The Faces Behind the Food: Migration & Agriculture
The Complex Relationship between Our Food Systems and Human Movement
As long we have been humans, we have been moving. It is part of our reality, part of our capacity to survive. To move, to follow the food, to settle and then resettle are acts of human survival. The process of movement is woven into the collective and historical experience of being human.
As borders became more fixed, as countries created laws and protected resources, and our systems became embedded with structural inequalities, we began to see migration as a problem, rather than a feature of humanity. There is a lot of research around migration and agriculture. There are a lot of questions.
Why do people migrate?
Between 2000 and 2017, the total number of international migrants increased from 173 million to 258 million. As many as 25 million are refugees who left their countries to escape conflicts and other crises.
People migrate to survive. Natural disasters, violent conflicts and resource depletion are all causes of migration. However, according to the U.N. Food and Agriculture Organization (FAO)’s 2018 State of Food and Agriculture report, most migration isn’t a crisis. It is actually a product of, and a solution for, persistent inequalities.
The majority of people who leave their homes or communities do so to escape poverty. As some societies get wealthier while others get poorer, people move to access better opportunities. Many people migrate from rural areas to urban areas within countries, and many move across borders. According to the World Bank, over 75% of the world’s poor are located in rural areas; for many, relocating offers a chance for greater prosperity.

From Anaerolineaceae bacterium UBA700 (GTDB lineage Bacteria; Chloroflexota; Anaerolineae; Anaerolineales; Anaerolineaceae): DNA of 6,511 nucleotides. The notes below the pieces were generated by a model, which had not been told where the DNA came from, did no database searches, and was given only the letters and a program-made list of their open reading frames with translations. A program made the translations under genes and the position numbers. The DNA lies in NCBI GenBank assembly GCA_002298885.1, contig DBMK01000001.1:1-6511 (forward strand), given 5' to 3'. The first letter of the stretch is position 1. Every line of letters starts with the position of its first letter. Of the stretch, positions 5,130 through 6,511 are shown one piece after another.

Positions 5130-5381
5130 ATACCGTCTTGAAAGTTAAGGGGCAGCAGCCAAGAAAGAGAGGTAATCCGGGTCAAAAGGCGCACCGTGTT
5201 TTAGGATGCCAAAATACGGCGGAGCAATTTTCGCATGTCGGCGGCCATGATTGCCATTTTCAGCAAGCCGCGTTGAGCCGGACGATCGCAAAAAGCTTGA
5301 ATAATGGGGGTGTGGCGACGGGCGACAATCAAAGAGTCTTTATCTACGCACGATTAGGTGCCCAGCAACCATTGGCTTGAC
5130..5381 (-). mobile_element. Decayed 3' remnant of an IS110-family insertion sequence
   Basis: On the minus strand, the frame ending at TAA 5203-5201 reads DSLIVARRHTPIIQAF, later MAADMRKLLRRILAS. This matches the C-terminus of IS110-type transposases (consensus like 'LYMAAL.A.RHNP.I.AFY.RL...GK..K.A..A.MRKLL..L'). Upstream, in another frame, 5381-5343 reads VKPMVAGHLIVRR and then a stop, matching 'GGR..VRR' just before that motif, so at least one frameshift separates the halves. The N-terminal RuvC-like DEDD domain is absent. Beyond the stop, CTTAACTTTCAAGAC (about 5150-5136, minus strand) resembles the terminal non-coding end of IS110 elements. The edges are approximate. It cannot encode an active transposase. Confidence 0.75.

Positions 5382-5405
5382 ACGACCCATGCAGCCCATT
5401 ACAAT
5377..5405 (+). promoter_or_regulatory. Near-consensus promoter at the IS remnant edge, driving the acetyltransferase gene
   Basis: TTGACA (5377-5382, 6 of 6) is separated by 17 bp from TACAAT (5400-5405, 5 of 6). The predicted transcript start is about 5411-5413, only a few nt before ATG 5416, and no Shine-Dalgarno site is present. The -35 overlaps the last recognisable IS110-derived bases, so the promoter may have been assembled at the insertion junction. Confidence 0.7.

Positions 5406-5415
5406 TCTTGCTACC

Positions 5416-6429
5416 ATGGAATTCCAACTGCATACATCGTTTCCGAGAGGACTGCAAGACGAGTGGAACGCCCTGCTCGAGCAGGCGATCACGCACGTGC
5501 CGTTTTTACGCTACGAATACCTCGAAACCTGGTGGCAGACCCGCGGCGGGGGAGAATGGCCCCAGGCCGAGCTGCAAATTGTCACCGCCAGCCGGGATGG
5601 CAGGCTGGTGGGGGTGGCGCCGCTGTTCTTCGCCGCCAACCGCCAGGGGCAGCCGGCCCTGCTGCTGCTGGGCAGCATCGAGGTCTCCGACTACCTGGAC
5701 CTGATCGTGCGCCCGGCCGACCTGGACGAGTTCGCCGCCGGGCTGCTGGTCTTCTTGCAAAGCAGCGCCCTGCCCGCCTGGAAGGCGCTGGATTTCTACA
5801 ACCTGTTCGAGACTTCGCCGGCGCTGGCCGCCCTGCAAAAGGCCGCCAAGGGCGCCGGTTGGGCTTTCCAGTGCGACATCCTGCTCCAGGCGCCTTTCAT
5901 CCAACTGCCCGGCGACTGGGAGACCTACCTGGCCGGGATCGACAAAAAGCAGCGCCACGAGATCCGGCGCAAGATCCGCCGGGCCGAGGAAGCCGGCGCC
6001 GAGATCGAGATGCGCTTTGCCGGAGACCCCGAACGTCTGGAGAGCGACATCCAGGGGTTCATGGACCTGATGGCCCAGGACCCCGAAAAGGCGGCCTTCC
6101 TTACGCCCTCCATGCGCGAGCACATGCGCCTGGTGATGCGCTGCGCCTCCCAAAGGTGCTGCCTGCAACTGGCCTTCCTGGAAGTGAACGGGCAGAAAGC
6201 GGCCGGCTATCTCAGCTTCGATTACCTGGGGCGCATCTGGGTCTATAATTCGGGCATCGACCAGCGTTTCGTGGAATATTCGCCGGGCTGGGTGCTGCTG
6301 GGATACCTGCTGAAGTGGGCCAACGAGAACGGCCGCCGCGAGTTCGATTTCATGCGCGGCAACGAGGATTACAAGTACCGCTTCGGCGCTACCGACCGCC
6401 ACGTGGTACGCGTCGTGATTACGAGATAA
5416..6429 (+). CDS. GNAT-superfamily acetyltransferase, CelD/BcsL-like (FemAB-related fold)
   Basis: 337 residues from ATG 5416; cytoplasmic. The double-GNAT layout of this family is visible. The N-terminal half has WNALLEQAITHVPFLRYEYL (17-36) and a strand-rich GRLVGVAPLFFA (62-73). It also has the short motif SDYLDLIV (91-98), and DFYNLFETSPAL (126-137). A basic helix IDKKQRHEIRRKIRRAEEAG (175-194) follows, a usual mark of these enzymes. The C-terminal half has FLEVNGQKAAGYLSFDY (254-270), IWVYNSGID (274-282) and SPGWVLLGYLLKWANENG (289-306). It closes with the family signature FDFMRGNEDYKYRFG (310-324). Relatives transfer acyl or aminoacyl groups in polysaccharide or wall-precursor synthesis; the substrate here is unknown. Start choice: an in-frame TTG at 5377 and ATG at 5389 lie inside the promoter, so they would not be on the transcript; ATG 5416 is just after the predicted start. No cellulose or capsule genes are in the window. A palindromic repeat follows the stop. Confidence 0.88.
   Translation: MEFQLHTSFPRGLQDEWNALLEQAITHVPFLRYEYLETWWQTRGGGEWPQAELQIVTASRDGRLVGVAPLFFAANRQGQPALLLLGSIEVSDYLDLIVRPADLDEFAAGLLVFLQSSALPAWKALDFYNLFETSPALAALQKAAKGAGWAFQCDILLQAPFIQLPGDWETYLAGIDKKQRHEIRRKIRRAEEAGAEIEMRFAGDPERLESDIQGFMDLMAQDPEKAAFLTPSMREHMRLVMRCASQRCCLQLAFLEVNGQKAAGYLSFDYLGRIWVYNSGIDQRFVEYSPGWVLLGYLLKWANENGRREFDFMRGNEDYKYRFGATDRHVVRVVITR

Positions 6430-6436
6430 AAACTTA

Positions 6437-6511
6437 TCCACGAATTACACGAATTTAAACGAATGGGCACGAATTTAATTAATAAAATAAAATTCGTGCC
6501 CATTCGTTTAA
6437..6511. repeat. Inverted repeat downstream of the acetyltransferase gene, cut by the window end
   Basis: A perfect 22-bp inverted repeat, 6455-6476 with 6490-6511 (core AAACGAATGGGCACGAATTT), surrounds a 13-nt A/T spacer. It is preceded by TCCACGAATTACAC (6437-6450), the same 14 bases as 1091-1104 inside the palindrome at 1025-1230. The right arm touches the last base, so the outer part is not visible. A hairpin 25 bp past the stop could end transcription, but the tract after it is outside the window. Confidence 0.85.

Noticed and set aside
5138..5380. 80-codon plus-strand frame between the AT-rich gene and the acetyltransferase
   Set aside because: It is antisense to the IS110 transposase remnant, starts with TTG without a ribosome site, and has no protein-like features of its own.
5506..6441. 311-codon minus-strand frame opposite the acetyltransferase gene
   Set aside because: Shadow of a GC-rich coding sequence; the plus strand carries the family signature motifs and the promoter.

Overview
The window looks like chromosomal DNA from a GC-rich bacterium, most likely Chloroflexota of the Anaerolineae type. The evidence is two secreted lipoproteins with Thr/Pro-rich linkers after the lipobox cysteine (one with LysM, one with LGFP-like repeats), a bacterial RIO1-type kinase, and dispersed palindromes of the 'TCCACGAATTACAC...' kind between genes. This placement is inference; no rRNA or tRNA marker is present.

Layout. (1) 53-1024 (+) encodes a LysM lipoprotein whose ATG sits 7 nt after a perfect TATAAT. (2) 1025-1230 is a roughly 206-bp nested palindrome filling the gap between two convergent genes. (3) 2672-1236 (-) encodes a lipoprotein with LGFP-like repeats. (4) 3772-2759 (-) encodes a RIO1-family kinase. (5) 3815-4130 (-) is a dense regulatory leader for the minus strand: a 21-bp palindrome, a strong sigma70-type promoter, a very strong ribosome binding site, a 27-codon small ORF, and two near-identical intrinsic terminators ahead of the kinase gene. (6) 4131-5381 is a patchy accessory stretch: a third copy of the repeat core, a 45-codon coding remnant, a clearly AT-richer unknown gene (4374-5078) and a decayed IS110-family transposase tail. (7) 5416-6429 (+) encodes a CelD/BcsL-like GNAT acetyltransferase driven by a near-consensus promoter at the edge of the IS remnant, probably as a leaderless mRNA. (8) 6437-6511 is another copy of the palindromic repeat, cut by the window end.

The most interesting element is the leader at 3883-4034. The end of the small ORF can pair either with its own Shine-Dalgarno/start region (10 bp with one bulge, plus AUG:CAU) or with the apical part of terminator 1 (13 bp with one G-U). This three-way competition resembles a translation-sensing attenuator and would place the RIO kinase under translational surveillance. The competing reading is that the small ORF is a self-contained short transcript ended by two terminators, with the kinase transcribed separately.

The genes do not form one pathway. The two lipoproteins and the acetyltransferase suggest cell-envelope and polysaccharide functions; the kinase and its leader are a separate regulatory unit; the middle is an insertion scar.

In 2015, there were 244 million international migrants, representing an increase of 40% since 2000. They included 150 million migrant workers. About one-third of all international migrants are between the ages of 15 and 34. Women account for almost half of all international migrants. Around 40 percent of international remittances are sent to rural areas, reflecting the rural origins of a large share of migrants.
Dependence on Structural Inequality
In the United States, and in many other developed countries, the agriculture industry is designed for and dependent upon migration. Without migration, whether seasonal or permanent, and whether migrants have documentation or not, there would be no food. Or very little.
The United States is an interesting and uncomfortable example of a society dependent upon structural inequalities and oppression for its survival. The first colonizers to attempt to live on the land now known as the United States didn’t do very well at surviving. They were dependent upon the people who already existed there, the people they were attempting to colonize. (Happy Thanksgiving?)
This dependency didn’t turn into cooperative existence. What it evolved into, along with some external capitalistic endeavors, was a booming business of enslavement of people from a whole different continent.